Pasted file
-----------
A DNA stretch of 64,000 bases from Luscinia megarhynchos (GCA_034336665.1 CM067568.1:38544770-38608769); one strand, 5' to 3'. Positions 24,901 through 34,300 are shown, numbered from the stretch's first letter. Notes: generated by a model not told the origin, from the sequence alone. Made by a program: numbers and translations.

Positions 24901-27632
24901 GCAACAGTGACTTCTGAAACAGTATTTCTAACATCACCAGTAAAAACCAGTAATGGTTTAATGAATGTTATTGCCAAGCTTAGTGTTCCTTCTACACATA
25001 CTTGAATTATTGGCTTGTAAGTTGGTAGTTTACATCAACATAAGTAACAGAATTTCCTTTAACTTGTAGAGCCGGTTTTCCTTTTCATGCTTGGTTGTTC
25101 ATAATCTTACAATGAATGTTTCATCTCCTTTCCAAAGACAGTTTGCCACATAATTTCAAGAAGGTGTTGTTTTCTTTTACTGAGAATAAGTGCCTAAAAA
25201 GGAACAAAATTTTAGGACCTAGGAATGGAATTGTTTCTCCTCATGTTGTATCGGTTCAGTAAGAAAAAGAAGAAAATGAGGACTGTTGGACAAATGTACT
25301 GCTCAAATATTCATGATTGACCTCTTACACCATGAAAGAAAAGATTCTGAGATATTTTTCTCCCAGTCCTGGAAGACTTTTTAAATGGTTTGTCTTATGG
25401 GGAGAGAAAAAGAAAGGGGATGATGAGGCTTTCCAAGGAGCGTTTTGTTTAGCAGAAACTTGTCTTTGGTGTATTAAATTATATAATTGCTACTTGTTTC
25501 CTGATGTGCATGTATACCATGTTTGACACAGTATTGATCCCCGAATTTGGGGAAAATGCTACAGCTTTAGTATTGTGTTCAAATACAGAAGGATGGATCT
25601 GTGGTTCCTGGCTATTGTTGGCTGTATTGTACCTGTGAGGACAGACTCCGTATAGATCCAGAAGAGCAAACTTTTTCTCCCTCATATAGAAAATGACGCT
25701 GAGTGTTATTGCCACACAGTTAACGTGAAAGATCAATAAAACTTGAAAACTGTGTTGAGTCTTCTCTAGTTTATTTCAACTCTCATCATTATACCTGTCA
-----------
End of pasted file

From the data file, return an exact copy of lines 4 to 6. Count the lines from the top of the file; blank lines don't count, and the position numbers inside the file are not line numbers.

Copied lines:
25001 CTTGAATTATTGGCTTGTAAGTTGGTAGTTTACATCAACATAAGTAACAGAATTTCCTTTAACTTGTAGAGCCGGTTTTCCTTTTCATGCTTGGTTGTTC
25101 ATAATCTTACAATGAATGTTTCATCTCCTTTCCAAAGACAGTTTGCCACATAATTTCAAGAAGGTGTTGTTTTCTTTTACTGAGAATAAGTGCCTAAAAA
25201 GGAACAAAATTTTAGGACCTAGGAATGGAATTGTTTCTCCTCATGTTGTATCGGTTCAGTAAGAAAAAGAAGAAAATGAGGACTGTTGGACAAATGTACT